Total Eclipse 2017

Like many of you, I travelled into the path of totality to view the August 2017 North American eclipse. We’ve all heard plenty about it, so I won’t go on and on. However, I’ve tried to describe the event and always seem to fall short. The pictures and videos that so many across the country have taken help, but their was more to the experience. The corona was more brilliant. The atmosphere was more gauzy. And, the feeling of awe simply cannot be conveyed.

I viewed the eclipse through a pair of regular eclipse glasses as well as some 20×60 binoculars fitted with filters.

I shot a timelapse with my Canon 6d and a 50mm lens and no filter. I shot photos with my Canon Rebel t3i and a 300mm lens with a solar filter, except during totality and a minute or so after (with live view, not looking through the viewfinder).

Here are the images I managed to capture.

Stages of 2017 total eclipse ©James Gardner shows various partial eclipse stages as well as corona, diamond ring and emerging crescent.This is a composite of various shots taken with the 300mm lens in sequence. The top row were shot with a solar filter and the bottom without.

This is the time lapse.

 

2017 total eclipse corona ©James GardnerHere is the corona. You can see a little chromatic aberration caused by the lens. Unlike some of the shots that include some direct light from the sun’s surface and therefore create flaring effects through the lens, the patterns of light seen here appeared to be inherent to the corona.

 

2017 total eclipse corona ©James GardnerThis one I’ve over exposed slightly to show detail on the outer edges of the corona.

 

2017 total eclipse corona, enhanced to show more detail ©James GardnerThis one I digitally enhanced to show a little more detail of the patterns in the corona. The quality of the image suffers for it, though.

 

2017 total eclipse diamond ring ©James GardnerHere is the “diamond ring” the suns surface peaking out is what creates this effect. It was so much brighter that even with maximum shutter and aperture stopped all the way down it was still blown out in a largish area. On the other hand using the solar filter at this stage would only show a tiny blip of surface with no corona or diamond ring. I think having an ND filter on hand for this shot would have improved it. But, that would be just another thing to be fiddling with while you missed the experience 🙂

 

2017 total eclipse emerging crescent ©James GardnerHere, you can see the faint ring and emerging crescent shape as the surface of the sun poked out more. Again, that crescent area was so bright that it is blown out. in reality the crescent at this stage was awfully thin.

 

2017 total eclipse solar viewer ©James GardnerThis one is exposed to show something like what was visible through eclipse viewing glasses.

 

2017 total eclipse valleys and mountains ©James GardnerHere I’ve cropped in on the last image I took before totality. If I had removed my filter prior to this shot it would have shown the “pearl necklace” effect. I did not. It was my first total eclipse. You can see how the light is interrupted by irregularities in the moons surface.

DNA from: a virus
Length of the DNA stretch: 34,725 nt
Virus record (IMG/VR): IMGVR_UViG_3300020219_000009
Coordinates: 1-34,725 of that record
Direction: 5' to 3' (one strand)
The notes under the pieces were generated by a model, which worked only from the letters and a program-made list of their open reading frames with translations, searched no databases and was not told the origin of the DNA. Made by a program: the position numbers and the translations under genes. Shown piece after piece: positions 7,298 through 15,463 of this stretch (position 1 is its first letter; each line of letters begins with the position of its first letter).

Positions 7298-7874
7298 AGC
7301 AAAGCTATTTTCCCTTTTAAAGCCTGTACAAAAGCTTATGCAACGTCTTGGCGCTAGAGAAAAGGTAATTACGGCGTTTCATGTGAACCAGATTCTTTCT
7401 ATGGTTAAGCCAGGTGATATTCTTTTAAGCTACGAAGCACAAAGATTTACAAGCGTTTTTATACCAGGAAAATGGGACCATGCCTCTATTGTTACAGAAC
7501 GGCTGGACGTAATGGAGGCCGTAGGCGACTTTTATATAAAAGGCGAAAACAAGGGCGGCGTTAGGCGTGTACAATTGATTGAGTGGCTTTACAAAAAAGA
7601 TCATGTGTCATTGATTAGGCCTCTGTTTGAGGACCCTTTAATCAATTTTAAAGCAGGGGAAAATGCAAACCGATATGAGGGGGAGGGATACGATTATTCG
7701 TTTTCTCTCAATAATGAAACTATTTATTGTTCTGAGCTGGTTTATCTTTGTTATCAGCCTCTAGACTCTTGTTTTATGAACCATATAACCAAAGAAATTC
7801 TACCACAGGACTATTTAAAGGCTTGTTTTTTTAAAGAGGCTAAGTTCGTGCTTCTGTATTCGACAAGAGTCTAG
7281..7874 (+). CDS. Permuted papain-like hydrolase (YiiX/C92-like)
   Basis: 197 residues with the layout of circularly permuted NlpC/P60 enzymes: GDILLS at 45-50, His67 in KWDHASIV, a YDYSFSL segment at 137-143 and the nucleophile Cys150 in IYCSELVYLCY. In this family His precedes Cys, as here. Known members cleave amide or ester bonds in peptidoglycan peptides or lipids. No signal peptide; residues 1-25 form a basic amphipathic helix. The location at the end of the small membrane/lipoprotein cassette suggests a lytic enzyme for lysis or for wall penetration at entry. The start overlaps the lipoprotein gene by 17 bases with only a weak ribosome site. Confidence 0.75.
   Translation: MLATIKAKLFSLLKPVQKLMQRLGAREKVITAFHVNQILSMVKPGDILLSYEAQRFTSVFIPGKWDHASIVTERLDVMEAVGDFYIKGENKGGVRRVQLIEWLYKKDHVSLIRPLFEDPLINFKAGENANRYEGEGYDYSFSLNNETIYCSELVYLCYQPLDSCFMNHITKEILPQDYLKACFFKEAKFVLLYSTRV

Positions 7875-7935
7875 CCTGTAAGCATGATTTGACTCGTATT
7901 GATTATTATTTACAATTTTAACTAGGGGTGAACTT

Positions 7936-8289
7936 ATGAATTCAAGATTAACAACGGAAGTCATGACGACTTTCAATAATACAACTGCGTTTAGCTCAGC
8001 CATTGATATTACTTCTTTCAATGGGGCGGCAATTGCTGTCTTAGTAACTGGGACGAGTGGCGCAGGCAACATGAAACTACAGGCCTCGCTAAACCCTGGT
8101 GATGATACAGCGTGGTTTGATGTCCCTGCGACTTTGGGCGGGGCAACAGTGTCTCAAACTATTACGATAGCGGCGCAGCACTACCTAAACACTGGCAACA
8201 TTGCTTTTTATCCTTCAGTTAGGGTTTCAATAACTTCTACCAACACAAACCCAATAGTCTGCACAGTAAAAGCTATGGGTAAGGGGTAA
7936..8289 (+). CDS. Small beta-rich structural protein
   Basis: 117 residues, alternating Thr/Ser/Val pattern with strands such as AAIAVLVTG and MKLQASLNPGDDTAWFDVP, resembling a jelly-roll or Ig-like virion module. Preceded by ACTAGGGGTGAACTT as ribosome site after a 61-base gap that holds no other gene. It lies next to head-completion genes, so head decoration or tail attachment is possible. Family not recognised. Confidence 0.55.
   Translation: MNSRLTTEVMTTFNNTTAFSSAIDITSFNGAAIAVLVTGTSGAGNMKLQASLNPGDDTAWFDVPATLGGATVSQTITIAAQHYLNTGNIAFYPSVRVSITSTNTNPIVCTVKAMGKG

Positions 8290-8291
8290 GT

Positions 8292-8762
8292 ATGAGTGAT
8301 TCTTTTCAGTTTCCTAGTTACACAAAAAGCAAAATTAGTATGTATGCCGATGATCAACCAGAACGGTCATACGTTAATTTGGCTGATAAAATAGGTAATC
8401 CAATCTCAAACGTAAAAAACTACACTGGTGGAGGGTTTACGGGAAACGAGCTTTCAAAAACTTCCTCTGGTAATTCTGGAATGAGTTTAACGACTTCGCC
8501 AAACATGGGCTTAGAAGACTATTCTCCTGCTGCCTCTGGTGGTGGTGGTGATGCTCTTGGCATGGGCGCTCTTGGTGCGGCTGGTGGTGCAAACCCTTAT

Despite the traffic and travel, the experience was completely worth it. If I manage to make it to another I think I’ll try to be prepared to capture more of the images I like, while having even more time to enjoy the event.

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Colorado Part 2: Subjects of Opportunity

I rarely find myself making plans for a photo shoot. In fact, the only times I really have were for magazine article and cover shoots for the BYU Universe, my own engagement photos and illustration reference shoots. Otherwise I’m usually taking photos of opportunity. I like to have my camera with me, and if I see something I like I can stop and get it. That of course is what all my photos from my Colorado cabin vacation were. I actually had some half baked plans about visiting certain places when the light was just right. However, I didn’t do any of those things. But I did carry my camera and shot what I liked.Night photo of the Milky Way among trees. By Jameson Gardner

I’ve been wanting to get some star photos for awhile now. But living in a light dome, as most of us do, It meant driving 3 or 4 hours to make it worth it. I hadn’t gotten to it when vacation time rolled around. So, my first subject of opportunity, once we got out of the light pollution and up to 10,000 feet, was the stars. My methods may have been a little unconventional, but then if you get the image you want, is there a right way?

I didn’t want to be maxing out my ISO and getting noisy or having my shutter open too long and have the stars turning into little lines. So I used my fastest lens and also used it on the lowest stop to get the most light. I think I ended up doing f1.8 with a 10 or 15 second exposure. That meant less noise and faster exposure, but also that my foreground elements wouldn’t be as sharp, and my field of view was limited. I did a bunch of expirementing, including using other lenses etc. Once I knew the view I wanted, I did two parallel columns of 4 shots and stitched them together manually (photoshop just doesn’t get it quite the way I want). This solved both the field of view problem and also when viewing the full image, the depth of field issue with the trees isn’t really an issue at all.